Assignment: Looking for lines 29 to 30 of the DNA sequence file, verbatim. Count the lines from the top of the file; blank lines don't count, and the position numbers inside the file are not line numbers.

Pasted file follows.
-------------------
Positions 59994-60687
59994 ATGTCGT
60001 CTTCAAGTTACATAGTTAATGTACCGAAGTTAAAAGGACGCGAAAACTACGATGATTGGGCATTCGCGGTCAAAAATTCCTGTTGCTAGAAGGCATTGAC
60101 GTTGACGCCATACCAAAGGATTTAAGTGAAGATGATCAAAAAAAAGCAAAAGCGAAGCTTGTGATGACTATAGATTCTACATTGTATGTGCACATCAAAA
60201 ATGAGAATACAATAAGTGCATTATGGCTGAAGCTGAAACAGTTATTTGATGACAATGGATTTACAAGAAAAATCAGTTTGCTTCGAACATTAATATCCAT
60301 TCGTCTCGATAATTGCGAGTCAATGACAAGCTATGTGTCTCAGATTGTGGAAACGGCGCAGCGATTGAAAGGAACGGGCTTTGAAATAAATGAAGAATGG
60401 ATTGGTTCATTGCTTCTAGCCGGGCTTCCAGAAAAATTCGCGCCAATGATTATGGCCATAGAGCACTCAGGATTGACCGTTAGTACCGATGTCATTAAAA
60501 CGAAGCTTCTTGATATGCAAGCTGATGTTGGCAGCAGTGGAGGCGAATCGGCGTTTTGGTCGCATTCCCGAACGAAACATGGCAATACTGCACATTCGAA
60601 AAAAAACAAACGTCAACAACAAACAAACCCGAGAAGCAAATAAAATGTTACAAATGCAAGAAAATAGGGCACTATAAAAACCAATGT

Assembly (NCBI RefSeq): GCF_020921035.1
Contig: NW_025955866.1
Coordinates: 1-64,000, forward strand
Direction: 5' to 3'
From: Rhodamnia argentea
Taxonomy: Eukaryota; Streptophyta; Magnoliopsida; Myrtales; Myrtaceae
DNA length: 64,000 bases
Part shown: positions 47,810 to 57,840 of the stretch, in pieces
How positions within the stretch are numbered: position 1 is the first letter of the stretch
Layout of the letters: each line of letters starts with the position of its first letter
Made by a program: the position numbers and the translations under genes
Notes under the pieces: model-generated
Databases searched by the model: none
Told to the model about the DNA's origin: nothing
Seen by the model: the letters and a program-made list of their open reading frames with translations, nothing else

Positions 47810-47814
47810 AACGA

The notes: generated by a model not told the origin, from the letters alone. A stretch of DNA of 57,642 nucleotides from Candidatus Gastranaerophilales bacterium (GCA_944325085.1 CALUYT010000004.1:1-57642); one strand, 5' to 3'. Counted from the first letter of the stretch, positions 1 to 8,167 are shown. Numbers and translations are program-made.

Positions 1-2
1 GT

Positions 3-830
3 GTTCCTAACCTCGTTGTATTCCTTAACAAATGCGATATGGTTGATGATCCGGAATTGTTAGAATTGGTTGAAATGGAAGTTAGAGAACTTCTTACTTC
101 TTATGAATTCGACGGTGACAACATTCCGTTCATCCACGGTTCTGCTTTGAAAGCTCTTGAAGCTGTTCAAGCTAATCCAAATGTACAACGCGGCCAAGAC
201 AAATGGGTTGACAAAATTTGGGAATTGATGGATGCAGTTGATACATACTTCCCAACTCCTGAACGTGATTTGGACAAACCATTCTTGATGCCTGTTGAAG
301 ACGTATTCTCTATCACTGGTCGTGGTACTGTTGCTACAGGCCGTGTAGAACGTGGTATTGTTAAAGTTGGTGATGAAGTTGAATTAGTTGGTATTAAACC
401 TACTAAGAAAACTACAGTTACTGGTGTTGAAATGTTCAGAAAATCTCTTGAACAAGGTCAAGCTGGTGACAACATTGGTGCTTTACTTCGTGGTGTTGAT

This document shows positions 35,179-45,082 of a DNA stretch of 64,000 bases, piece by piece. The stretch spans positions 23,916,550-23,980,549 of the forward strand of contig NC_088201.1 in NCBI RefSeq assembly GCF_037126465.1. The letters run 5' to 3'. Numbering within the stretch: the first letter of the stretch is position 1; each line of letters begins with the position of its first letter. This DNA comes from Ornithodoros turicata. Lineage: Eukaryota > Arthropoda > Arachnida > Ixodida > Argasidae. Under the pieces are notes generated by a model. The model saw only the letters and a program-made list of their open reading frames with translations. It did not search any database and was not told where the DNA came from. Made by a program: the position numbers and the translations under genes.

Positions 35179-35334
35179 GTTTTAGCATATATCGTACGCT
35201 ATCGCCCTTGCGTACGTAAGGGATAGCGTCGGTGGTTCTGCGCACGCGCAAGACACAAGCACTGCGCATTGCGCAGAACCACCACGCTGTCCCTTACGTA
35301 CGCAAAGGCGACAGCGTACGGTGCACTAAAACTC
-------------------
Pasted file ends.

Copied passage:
1 GT

Positions 3-830